Google goes on the defensive over FTC probe

Online floggers of ad space and king of search Google confessed on its official bog that the US Federal Trade Commission wants to ferret though its business.

In a post entitled, Supporting choice, ensuring economic opportunity, Google Fellow Amit Singhal, wrote: "Yesterday, we received formal notification from the US Federal Trade Commission that it has begun a review of our business. We respect the FTC’s process and will be working with them (as we have with other agencies) over the coming months to answer questions about Google and our services,"

Singhal said Google thinks it "unclear exactly what the FTC’s concerns are."

If we can help Google out: it might have something to do with the fact that a peddler of advertising space is in virtual control of all the information to be found online, through its dominant control of Internet searches.

Advertising and truth are uncomfortable bedfellows. Google certainly can't be held responsible for any lack of accuracy you may find at the end of one of the links its search engine serves up. But the search itself needs to be conducted in a fully transparent way. It's not that the user needs to trust everything he reads on the Internet. But he does need to trust the validity of the search methodology.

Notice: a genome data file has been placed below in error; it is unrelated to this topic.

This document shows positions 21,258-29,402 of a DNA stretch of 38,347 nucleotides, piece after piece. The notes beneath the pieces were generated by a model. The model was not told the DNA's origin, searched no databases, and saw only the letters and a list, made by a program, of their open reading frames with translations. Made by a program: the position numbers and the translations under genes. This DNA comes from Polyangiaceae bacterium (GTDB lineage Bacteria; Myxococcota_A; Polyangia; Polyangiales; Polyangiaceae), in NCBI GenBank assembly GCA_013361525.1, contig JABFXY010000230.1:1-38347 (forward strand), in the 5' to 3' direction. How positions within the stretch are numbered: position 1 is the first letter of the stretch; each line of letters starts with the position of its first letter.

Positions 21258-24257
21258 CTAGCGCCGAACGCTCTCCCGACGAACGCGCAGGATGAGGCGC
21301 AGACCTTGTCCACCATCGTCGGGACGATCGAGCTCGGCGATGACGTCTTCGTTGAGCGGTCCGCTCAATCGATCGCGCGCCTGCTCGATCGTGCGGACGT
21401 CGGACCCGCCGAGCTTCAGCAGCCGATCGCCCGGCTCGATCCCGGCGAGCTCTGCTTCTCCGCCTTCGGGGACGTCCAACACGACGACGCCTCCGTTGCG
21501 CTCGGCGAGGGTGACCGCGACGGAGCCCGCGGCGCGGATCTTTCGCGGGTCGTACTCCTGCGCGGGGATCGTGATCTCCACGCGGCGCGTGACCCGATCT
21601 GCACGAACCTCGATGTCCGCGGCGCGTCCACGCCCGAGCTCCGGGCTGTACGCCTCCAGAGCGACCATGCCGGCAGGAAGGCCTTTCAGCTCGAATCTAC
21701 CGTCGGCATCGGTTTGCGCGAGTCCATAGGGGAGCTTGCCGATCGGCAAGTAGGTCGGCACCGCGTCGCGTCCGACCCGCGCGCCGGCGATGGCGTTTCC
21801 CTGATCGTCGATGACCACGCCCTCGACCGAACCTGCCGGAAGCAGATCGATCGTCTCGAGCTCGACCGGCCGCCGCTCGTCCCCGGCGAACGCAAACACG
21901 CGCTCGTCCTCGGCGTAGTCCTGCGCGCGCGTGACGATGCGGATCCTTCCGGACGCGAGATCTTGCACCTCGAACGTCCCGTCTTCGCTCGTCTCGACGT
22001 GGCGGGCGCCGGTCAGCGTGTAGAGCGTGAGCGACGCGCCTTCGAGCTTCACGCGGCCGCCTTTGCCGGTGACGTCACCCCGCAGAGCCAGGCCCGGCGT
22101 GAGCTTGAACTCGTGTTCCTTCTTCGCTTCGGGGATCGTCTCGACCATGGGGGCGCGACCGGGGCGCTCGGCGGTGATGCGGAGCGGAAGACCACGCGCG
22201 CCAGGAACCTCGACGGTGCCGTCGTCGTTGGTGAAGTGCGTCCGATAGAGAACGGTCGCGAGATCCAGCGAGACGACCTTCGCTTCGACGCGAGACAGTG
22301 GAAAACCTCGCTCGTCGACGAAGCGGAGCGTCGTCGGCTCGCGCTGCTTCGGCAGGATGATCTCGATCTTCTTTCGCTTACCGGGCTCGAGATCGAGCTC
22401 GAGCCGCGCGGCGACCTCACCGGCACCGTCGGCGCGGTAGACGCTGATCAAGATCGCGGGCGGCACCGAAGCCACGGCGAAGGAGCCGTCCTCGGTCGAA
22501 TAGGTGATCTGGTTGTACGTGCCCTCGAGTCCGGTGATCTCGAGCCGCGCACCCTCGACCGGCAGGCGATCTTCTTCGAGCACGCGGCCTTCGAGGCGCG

Singhal acknowledges this in his deposition for the defence. "At Google, we’ve always focused on putting the user first." he wrote. He says that, since "the beginning" Google has "been guided by the idea that, if we focus on the user, all else will follow. No matter what you’re looking for - buying a movie ticket, finding the best burger nearby, or watching a royal wedding - we want to get you the information you want as quickly as possible. Sometimes the best result is a link to another website. Other times it’s a news article, sports score, stock quote, a video or a map."

The user can expect the search engine to be as objective as possible and that the links it serves up aren't skewed by who paid most to get their version of reality in front of the most eyeballs.

This is why transparency is so important. Google points out that it shares "more information about how our rankings work than any other search engine." It coughs in the direction of its new 'transparency tools,' its Panda algorithm tweak and the information it offered up about ads that break its rules, in an attempt to defend its core philosophy and commitment to transparency.

But, having a foot in two opposing camps - both disseminating and accepting money to promote information - Google knows the system is patently open to abuse.

The probe is unlikely to stop at the ethical search question, however. Under investigation will be how Google came to dominate search so comprehensively, how it uses it leverage to maintain that position and how far the investigators feel the Googular tentacles should be allowed to spread, before it owns the web lock, stock and barrel.

The investigation - and the arguing - has some way to run yet.